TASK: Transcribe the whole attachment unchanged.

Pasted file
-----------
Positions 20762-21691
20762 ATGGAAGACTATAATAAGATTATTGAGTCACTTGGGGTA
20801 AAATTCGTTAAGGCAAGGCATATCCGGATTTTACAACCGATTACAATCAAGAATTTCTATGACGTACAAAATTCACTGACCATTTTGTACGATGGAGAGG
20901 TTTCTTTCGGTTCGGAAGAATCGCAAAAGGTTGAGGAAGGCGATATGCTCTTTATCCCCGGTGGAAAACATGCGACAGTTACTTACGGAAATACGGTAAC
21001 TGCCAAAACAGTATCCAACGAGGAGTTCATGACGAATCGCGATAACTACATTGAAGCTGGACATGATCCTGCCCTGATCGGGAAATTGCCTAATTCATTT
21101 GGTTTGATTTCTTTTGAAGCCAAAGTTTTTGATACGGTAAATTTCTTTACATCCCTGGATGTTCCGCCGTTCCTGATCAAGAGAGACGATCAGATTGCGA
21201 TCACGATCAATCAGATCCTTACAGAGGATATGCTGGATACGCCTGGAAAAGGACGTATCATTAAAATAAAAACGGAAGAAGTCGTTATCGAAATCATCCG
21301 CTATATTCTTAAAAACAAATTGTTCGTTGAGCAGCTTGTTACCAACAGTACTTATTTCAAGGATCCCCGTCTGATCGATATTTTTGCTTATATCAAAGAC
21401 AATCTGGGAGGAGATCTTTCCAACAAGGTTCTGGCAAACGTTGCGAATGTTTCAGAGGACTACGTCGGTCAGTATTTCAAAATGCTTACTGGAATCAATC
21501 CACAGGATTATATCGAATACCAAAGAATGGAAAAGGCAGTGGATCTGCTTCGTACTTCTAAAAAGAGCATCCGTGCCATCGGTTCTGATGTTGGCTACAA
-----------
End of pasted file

Positions 20762-21691
20762 ATGGAAGACTATAATAAGATTATTGAGTCACTTGGGGTA
20801 AAATTCGTTAAGGCAAGGCATATCCGGATTTTACAACCGATTACAATCAAGAATTTCTATGACGTACAAAATTCACTGACCATTTTGTACGATGGAGAGG
20901 TTTCTTTCGGTTCGGAAGAATCGCAAAAGGTTGAGGAAGGCGATATGCTCTTTATCCCCGGTGGAAAACATGCGACAGTTACTTACGGAAATACGGTAAC
21001 TGCCAAAACAGTATCCAACGAGGAGTTCATGACGAATCGCGATAACTACATTGAAGCTGGACATGATCCTGCCCTGATCGGGAAATTGCCTAATTCATTT
21101 GGTTTGATTTCTTTTGAAGCCAAAGTTTTTGATACGGTAAATTTCTTTACATCCCTGGATGTTCCGCCGTTCCTGATCAAGAGAGACGATCAGATTGCGA
21201 TCACGATCAATCAGATCCTTACAGAGGATATGCTGGATACGCCTGGAAAAGGACGTATCATTAAAATAAAAACGGAAGAAGTCGTTATCGAAATCATCCG
21301 CTATATTCTTAAAAACAAATTGTTCGTTGAGCAGCTTGTTACCAACAGTACTTATTTCAAGGATCCCCGTCTGATCGATATTTTTGCTTATATCAAAGAC
21401 AATCTGGGAGGAGATCTTTCCAACAAGGTTCTGGCAAACGTTGCGAATGTTTCAGAGGACTACGTCGGTCAGTATTTCAAAATGCTTACTGGAATCAATC
21501 CACAGGATTATATCGAATACCAAAGAATGGAAAAGGCAGTGGATCTGCTTCGTACTTCTAAAAAGAGCATCCGTGCCATCGGTTCTGATGTTGGCTACAA